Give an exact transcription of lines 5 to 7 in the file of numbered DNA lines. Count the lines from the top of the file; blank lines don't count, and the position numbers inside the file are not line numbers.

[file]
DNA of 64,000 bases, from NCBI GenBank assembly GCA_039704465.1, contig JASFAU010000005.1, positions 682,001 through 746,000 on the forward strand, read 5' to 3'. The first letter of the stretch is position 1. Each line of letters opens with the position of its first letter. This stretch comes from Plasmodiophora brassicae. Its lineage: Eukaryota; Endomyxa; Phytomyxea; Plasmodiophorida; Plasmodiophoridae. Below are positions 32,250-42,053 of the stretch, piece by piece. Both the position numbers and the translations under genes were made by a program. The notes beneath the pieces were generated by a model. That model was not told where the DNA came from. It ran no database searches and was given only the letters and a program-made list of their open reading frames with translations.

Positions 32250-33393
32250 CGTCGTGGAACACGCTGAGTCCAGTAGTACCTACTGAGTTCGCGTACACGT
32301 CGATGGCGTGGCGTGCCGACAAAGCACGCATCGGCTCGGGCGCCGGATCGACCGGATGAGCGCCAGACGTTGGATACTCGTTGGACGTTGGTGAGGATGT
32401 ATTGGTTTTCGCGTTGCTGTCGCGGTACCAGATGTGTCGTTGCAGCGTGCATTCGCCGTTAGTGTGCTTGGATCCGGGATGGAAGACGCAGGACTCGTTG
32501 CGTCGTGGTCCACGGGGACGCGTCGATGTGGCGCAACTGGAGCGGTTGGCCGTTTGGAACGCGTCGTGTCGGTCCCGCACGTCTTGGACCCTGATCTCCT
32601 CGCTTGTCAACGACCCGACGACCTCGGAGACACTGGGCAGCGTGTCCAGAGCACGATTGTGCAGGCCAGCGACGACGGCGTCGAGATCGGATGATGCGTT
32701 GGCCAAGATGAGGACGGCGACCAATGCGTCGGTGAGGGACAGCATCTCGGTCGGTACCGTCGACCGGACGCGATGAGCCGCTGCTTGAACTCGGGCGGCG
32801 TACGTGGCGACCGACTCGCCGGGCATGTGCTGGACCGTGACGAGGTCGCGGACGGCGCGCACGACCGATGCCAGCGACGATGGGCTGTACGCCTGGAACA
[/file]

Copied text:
32401 ATTGGTTTTCGCGTTGCTGTCGCGGTACCAGATGTGTCGTTGCAGCGTGCATTCGCCGTTAGTGTGCTTGGATCCGGGATGGAAGACGCAGGACTCGTTG
32501 CGTCGTGGTCCACGGGGACGCGTCGATGTGGCGCAACTGGAGCGGTTGGCCGTTTGGAACGCGTCGTGTCGGTCCCGCACGTCTTGGACCCTGATCTCCT
32601 CGCTTGTCAACGACCCGACGACCTCGGAGACACTGGGCAGCGTGTCCAGAGCACGATTGTGCAGGCCAGCGACGACGGCGTCGAGATCGGATGATGCGTT